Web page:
Circa 1940s, here are two fantastic cardboard cut-out advertising signs for Whistle Orange Soda. Whistle, a Vess Beverage Company product, was developed by a Vess salesman named Charles Leiper Grigg in 1919/1920. Grigg went on to invent what became 7 Up. As far as I can tell, both Vess sodas and Whistle are still being sold. Both of these signs feature the well known "Thirsty? Just Whistle" tagline. The first one in particular is just so spectacular to look at. For more auction finds, click here.
Long before the days when handy housekeeping tips were just a click or an app away, the housewives of America and Canada had to make do with decidedly more crude technology. But man was some of it ever spiffy. Case in point: the Super Homemakers' Guide volvelle (aka wheel chart), published by Super Publications in 1954. The idea is simple -- just dial up whatever you need to mend or wash, and the wheel tells all. For instance, thanks to the guide you know that when you cook cabbage you should place a dish of vinegar on the stove to remove the cabbage odor. Not sure how you get rid of the vinegar odor, as there's no slot on the volvelle for that. This was made with the intent of business buying in bulk to advertise themselves, as on this eBay listing specimen. Pretty neat, no? ...
I have to say, as vintage examples of cynical marketing aimed at kids goes, this one is a doozy. It's an advertisement for Mechanix Illustrated from America's Greatest Comics #2 (Fawcett Publications, Feb/May 1942), and features none other than Captain Marvel himself. That's right young fellas, don't even think about reading Mechanix Illustrated if you're a crummy sissy! OK, so let me provide a little bit of historical context here. Mechanix Illustrated, in case you couldn't tell, was positioned as a competitor to established magazines like Popular Science and Popular Mechanics. It was published by Fawcett, which of course owned Captain Marvel. And lest you think being thought of as a sissy by Captain Marvel wasn't a big deal in 1942, keep in mind that throughout the '40s Captain...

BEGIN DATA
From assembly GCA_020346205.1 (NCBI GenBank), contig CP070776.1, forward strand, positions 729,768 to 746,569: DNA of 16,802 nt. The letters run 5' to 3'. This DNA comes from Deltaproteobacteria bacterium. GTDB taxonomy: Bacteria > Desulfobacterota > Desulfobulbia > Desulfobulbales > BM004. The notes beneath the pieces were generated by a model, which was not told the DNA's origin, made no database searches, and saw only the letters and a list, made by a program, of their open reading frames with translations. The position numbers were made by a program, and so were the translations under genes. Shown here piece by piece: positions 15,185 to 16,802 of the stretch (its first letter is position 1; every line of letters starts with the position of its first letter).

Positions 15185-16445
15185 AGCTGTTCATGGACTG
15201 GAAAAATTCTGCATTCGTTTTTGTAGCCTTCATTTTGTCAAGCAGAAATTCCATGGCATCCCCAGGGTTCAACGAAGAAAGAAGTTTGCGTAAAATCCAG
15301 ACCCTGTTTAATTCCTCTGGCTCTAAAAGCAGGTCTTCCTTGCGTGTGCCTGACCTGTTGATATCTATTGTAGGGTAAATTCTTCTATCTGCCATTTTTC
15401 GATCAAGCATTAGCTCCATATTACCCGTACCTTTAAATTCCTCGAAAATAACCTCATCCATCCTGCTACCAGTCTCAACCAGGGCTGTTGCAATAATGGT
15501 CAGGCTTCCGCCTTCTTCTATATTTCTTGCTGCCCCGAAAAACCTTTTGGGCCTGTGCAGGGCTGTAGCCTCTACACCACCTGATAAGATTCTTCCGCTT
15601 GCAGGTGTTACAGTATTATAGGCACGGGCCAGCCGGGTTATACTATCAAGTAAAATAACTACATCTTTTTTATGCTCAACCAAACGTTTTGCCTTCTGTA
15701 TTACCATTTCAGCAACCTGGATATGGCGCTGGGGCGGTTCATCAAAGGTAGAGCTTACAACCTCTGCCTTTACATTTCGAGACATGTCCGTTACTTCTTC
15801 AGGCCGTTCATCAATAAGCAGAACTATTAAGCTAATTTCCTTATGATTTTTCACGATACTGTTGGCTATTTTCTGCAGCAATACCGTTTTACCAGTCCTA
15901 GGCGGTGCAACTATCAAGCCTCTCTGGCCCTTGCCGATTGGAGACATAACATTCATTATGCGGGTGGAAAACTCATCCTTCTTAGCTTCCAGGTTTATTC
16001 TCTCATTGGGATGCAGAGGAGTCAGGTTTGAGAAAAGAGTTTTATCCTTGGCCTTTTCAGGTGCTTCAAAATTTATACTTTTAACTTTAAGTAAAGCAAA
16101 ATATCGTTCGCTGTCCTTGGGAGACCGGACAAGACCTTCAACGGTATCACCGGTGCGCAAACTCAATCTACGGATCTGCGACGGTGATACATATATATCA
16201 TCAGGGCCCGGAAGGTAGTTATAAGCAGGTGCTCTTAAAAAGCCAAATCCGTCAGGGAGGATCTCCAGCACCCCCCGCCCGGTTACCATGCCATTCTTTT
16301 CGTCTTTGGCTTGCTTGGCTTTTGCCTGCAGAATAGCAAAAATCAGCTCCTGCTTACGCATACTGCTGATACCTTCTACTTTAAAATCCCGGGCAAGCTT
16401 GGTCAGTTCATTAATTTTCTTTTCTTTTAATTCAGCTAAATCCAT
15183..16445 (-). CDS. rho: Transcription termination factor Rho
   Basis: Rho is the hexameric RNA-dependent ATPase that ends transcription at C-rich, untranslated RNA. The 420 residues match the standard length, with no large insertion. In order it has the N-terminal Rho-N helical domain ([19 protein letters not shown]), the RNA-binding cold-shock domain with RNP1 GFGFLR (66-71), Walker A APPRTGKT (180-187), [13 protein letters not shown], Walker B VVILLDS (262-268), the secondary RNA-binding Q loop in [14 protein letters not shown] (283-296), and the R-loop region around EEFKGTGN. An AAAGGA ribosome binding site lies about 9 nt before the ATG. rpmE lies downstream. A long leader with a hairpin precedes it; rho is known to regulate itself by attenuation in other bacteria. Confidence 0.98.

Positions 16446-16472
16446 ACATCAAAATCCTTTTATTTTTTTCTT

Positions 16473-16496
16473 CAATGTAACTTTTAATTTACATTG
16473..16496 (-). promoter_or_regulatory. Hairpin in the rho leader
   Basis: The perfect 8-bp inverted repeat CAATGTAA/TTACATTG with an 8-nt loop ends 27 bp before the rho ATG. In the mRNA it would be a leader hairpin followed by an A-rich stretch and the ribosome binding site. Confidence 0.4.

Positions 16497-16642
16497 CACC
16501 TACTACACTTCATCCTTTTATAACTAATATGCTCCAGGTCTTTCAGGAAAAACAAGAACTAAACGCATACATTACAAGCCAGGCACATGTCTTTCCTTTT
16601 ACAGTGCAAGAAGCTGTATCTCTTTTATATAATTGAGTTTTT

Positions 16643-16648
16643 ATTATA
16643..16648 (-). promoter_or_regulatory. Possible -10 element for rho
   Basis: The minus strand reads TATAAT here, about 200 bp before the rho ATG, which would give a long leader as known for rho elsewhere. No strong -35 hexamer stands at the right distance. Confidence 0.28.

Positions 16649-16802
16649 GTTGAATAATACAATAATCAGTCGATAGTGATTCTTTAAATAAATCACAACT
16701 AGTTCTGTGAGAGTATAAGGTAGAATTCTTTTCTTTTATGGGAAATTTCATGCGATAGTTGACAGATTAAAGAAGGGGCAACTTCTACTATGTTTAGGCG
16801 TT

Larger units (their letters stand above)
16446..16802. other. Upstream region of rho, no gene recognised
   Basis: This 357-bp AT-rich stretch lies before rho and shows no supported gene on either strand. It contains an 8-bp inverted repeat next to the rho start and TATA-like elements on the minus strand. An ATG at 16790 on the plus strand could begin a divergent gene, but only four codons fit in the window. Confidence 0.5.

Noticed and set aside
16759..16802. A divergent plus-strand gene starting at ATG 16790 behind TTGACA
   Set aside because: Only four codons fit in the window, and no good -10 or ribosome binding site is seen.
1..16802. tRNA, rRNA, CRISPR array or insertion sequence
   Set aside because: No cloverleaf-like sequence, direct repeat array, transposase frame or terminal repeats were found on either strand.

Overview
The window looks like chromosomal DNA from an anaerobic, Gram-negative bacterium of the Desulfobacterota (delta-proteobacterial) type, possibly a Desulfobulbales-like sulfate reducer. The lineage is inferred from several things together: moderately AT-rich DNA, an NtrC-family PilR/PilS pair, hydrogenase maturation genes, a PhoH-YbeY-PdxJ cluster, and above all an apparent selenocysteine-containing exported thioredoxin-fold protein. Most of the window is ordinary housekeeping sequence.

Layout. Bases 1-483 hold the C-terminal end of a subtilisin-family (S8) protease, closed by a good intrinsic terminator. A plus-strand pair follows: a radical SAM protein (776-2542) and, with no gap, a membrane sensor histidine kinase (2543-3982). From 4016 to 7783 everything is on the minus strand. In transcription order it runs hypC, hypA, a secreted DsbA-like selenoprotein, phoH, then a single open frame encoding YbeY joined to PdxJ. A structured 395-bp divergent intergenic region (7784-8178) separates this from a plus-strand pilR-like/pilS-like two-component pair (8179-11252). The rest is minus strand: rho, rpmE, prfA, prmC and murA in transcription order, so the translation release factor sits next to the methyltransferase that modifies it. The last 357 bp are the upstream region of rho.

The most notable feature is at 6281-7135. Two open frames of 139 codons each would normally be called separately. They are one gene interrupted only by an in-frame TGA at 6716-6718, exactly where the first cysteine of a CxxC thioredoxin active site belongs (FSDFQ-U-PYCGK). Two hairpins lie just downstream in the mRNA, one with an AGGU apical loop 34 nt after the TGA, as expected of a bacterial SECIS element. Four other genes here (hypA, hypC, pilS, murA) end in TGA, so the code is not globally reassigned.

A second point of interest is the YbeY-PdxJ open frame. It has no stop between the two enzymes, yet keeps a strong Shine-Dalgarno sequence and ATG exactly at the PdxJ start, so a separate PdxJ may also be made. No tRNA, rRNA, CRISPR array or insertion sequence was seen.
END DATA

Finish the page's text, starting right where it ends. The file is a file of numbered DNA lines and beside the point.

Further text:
Long-time readers of this blog already know how much I love talking about and looking at vintage record label art. So imagine my delight when I stumbled on this ad from the May 30, 1970 issue of Billboard magazine. It's part of a tribute to French record executive Eddie Barclay, known in France as le roi du microsillon ("The King of Microgroove)." This ad is in celebration of the beginning of the third decade for the Barclay Group, founded in 1949. It shows the center ring art for the imprints his company distributed. I had to do a little cleanup, and I think the result is pretty cool. Click for a larger version. Just for reference, the labels in this ad are (from left to right in descending order) Amadeo Records, Atco Records, Atlantic Records, Barclay Records, Black and Blue Re
I just had so much gosh darn fun putting together my retrospective of fast food burger chain logos that I decided to turn it into a YouTube slideshow. Because some people just love slideshows. And as a special bonus I included audio extracts from vintage TV ads for some of the chains, like McDonald's, Burger King, Wendy's, Dairy Queen, Arby's, Sonic, Jack in the Box, Hardee's, Carl's Jr., and Checkers/Rally's. Enjoy!